Axing of housing regeneration scheme could set communities back a decade

Graham Jones, Labour MP for Hyndburn, reports on why the government's abolition of the housing regeneration scheme riskes setting back communities by a decade.

By Graham Jones MP (Labour, Hyndburn)

At the end of this month the Housing Market Renewal programme (HMR) introduced back in 2002 under the previous Labour government, will come to an end; so, what is HMR? Housing Market Renewal (HMR) Pathfinders have operated since 2002 in areas of low housing demand.

They were introduced under the previous Labour government with the aim of rebuilding housing markets and communities in parts of the North and the Midlands where demand for housing is relatively weak – areas which have seen a significant decline in population, dereliction, poor services and poor social conditions.

The intention of the strategy was to renew failing housing markets and reconnect them to regional markets, to improve neighbourhoods and to encourage people to live and work in these areas.

HMR operated in several key areas of significant deprivation:

• Birmingham/Sandwell;
• East Lancashire;
• Hull and East Riding;
• Manchester/Salford;
• Merseyside;
• Newcastle/Gateshead;
• North Staffordshire;
• Oldham/Rochdale;
• South Yorkshire;
• West Yorkshire;
• West Cumbria; and
• Tees Valley.

The Government has claimed of the HMR scheme:

“There was something wrong with that programme and there is now an enormous funding problem. It will be for the local community and local authority to get together with the local enterprise partnership and pull together the various funding streams” – January 17th 2011

However a report (pdf) by the Audit Commission last week found that the Housing Market Renewal programme has made a substantial contribution to improving housing and economic circumstances in some of the country’s most deprived areas.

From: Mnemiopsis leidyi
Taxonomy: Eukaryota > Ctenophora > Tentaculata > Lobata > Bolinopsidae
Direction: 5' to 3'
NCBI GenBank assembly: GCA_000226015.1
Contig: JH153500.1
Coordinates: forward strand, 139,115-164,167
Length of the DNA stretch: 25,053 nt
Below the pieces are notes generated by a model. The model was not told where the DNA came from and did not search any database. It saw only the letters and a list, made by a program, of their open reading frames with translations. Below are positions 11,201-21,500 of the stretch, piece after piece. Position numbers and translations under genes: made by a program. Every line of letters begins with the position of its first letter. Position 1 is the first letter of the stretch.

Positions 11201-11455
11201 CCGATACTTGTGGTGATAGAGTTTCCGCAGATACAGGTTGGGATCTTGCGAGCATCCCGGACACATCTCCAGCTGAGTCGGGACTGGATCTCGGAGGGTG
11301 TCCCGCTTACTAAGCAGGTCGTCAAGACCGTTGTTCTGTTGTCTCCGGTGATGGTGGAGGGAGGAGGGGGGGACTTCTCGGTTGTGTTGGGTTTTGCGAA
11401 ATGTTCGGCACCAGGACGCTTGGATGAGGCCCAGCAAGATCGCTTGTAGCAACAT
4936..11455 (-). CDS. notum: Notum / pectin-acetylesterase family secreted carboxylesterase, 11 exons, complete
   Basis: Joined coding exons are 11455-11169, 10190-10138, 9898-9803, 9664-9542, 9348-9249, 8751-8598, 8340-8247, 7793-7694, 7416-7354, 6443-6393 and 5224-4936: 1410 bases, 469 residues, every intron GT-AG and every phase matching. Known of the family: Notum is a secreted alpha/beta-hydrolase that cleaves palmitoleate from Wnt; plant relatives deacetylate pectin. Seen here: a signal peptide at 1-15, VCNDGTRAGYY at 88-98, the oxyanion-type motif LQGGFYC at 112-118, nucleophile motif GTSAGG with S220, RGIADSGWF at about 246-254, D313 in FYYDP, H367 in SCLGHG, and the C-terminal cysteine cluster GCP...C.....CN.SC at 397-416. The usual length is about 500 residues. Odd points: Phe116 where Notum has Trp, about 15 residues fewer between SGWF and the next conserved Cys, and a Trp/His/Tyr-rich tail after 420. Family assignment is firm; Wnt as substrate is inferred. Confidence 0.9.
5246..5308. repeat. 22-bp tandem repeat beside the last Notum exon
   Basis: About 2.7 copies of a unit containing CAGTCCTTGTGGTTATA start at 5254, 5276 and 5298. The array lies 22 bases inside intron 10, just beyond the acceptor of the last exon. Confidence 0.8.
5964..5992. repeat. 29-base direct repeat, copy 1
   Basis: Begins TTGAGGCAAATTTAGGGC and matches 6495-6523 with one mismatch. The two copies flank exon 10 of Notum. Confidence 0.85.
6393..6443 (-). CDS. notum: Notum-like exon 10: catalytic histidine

The report found that:

• £2.2 billion was invested in the Housing Market Renewal (HMR) programme since 2002 with on average around £115 being spent per resident per year;

• Every £1 of HMR investment attracted an additional £0.50 of investment from the private sector and £0.68 of public investment;

• In Newcastle Gateshead alone, £60 million of HMR funds, together with council and HCA contributions, is set to secure £400 million in private investment and deliver more than 4,000 new homes.

The report estimates that by the time the programme ends at the end of this month the HMR programme will have:

• Generated some £5.8 billion of economic activity across the economy;

• Created some 19,000 jobs in construction and related industries; and

• Helped maintain more than 2,600 jobs in the construction industry each year.

The report concludes:

“HMR areas need continuing investment. The communities in these deprived areas will still need support, and the task of regenerating housing markets will continue.”

Adding:

“[There is a need to] ensure that promises made to communities are met and to reduce the risk of previous investments being undermined by leaving a legacy of uncompleted projects.”